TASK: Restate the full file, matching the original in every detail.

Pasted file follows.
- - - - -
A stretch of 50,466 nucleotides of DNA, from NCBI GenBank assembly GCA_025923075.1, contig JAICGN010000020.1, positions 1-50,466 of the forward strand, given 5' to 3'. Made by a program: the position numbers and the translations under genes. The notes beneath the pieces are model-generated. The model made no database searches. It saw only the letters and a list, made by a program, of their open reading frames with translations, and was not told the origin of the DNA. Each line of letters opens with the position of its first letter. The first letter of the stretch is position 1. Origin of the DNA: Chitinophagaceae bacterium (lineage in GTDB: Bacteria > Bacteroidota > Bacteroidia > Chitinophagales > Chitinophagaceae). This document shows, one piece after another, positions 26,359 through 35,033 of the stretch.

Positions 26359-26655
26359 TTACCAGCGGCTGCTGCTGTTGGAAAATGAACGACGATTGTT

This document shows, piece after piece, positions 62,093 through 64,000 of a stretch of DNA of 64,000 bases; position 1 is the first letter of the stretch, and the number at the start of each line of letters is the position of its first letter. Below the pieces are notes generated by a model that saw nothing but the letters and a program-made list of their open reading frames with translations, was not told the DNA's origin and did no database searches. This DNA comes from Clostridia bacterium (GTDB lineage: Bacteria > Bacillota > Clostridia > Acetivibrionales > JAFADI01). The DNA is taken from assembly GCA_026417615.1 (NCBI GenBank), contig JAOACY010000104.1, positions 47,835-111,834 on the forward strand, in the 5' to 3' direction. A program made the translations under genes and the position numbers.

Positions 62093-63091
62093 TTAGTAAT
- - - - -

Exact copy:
A stretch of 50,466 nucleotides of DNA, from NCBI GenBank assembly GCA_025923075.1, contig JAICGN010000020.1, positions 1-50,466 of the forward strand, given 5' to 3'. Made by a program: the position numbers and the translations under genes. The notes beneath the pieces are model-generated. The model made no database searches. It saw only the letters and a list, made by a program, of their open reading frames with translations, and was not told the origin of the DNA. Each line of letters opens with the position of its first letter. The first letter of the stretch is position 1. Origin of the DNA: Chitinophagaceae bacterium (lineage in GTDB: Bacteria > Bacteroidota > Bacteroidia > Chitinophagales > Chitinophagaceae). This document shows, one piece after another, positions 26,359 through 35,033 of the stretch.

Positions 26359-26655
26359 TTACCAGCGGCTGCTGCTGTTGGAAAATGAACGACGATTGTT

This document shows, piece after piece, positions 62,093 through 64,000 of a stretch of DNA of 64,000 bases; position 1 is the first letter of the stretch, and the number at the start of each line of letters is the position of its first letter. Below the pieces are notes generated by a model that saw nothing but the letters and a program-made list of their open reading frames with translations, was not told the DNA's origin and did no database searches. This DNA comes from Clostridia bacterium (GTDB lineage: Bacteria > Bacillota > Clostridia > Acetivibrionales > JAFADI01). The DNA is taken from assembly GCA_026417615.1 (NCBI GenBank), contig JAOACY010000104.1, positions 47,835-111,834 on the forward strand, in the 5' to 3' direction. A program made the translations under genes and the position numbers.

Positions 62093-63091
62093 TTAGTAAT